The Federal Trade Commission (FTC) reports a large increase in the number of Americans falling victim to scams originating on social media. The FTC said the spike began almost as soon as the coronavirus (COVID-19) pandemic hit.
The agency says the number of complaints about scams that started on social media more than tripled in the last 12 months. People reported losing more than $117 million to these types of scams in just the first six months of 2020 compared to $134 million for all of 2019, according to the FTC’s latest Consumer Protection Data Spotlight.
Online shopping topped the list of complaints from consumers who reported a scam to the FTC that originated on social media. During those first few weeks in the spring when nearly everyone was sheltering in place, scammers ran social media ads for home delivery of all sorts of household products that never arrived.
An overwhelming majority of victims -- 94 percent -- said the scams were delivered on either Facebook or Instagram. Those two platforms were also favorite vehicles for romance scams.
Bogus income opportunities
Other common scams revolved around economic relief or income opportunities. The FTC says people who suddenly lost their jobs were the most likely to be victimized.
“As people seek more ways to earn money, reports about multi-level marketing (MLM) companies and pyramid schemes – including blessing circles and other gifting schemes – on social media have increased,” the FTC said in its latest Data Spotlight. “The numbers were up a staggering fivefold in the second quarter of 2020.”
Social media proved to be a powerful tool for scammers running these types of schemes. The FTC said the pitch was often distributed through hacked Facebook accounts so it would appear a friend was recommending the pyramid scheme.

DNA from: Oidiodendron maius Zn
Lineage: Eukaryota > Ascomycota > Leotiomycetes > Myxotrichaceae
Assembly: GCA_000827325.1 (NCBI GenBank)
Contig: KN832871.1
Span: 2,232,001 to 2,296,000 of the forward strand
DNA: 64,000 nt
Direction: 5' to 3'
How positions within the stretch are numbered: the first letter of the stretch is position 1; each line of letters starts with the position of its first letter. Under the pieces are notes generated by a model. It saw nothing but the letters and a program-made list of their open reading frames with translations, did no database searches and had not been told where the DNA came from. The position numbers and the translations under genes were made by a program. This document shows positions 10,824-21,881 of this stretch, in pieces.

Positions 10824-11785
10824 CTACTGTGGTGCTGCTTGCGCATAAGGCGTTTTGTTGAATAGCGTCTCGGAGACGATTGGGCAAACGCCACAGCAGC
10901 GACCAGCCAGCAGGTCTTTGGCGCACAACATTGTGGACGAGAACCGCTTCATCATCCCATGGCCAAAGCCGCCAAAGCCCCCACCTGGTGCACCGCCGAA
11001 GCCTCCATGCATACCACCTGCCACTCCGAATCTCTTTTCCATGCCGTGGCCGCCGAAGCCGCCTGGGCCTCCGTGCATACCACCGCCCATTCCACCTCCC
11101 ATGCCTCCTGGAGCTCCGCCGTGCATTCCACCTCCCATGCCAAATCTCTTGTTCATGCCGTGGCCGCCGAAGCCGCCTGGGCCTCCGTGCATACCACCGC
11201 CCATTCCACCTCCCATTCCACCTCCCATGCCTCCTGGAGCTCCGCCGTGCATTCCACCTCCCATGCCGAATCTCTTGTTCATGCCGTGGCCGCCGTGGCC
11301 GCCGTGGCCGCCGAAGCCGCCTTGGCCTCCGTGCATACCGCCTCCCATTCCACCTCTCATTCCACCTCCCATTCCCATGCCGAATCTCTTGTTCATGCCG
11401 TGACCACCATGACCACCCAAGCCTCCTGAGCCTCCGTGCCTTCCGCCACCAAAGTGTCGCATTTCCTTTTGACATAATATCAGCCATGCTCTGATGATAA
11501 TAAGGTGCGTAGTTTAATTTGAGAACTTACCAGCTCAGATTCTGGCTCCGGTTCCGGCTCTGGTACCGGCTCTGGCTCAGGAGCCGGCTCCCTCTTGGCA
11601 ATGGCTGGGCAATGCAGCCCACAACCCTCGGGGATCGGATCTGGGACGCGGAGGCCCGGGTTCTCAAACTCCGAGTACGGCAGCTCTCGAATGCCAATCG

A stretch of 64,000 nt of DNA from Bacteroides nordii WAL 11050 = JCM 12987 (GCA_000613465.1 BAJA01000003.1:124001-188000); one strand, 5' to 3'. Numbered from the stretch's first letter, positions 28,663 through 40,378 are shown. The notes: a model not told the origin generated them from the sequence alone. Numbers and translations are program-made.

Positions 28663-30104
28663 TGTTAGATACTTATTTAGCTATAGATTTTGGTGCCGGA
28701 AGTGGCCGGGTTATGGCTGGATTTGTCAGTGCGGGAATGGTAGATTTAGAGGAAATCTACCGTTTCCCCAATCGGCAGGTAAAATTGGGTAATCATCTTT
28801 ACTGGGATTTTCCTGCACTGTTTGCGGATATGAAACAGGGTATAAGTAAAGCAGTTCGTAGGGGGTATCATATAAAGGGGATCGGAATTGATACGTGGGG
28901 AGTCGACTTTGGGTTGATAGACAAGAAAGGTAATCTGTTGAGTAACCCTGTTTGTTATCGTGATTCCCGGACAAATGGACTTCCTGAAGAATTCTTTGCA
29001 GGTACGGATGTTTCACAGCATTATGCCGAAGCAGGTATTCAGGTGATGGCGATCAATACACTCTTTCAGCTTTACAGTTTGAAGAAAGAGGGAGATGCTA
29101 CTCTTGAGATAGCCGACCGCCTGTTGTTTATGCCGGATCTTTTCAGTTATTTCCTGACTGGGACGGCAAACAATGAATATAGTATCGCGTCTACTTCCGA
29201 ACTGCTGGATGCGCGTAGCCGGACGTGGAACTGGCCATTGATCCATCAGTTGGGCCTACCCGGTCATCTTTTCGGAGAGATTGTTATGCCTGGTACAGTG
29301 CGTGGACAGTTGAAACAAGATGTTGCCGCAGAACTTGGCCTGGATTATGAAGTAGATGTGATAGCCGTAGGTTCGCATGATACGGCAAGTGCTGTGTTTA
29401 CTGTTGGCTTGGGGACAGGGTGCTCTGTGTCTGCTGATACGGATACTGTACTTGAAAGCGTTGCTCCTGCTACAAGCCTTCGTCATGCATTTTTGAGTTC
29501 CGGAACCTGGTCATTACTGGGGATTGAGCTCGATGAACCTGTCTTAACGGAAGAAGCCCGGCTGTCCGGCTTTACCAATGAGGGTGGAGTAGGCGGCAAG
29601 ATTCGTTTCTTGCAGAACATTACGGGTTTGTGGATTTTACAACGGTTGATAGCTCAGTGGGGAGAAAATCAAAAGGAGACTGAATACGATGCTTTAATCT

In a few cases, the FTC said some people who bit on the scammer’s pitch distributed it to their friends, legitimately believing it to be a good opportunity in economically uncertain times.
The FTC says the use of social networks to target victims gives a scammer added power. It says scammers can obtain trust by breaking into one of these networks of people who know one another.
Tips for avoiding scams
To protect yourself from scams launched from social media platforms, the FTC offers this advice:
Check out the company before you buy anything based on a social media ad. Type its name in a search engine with words like or “scam” or “complaint.”
Never send money to a love interest you have not met in person.
If you get a message from a friend about a way to get some financial relief, call them. Did they forward it to you? If not, tell them their account may have been hacked. If so, check it out before you act.
Before paying to enroll in an income “opportunity,” check out ftc.gov/mlm
Don’t make it easy for scammers to target you – check your social media privacy settings to limit what you share publicly.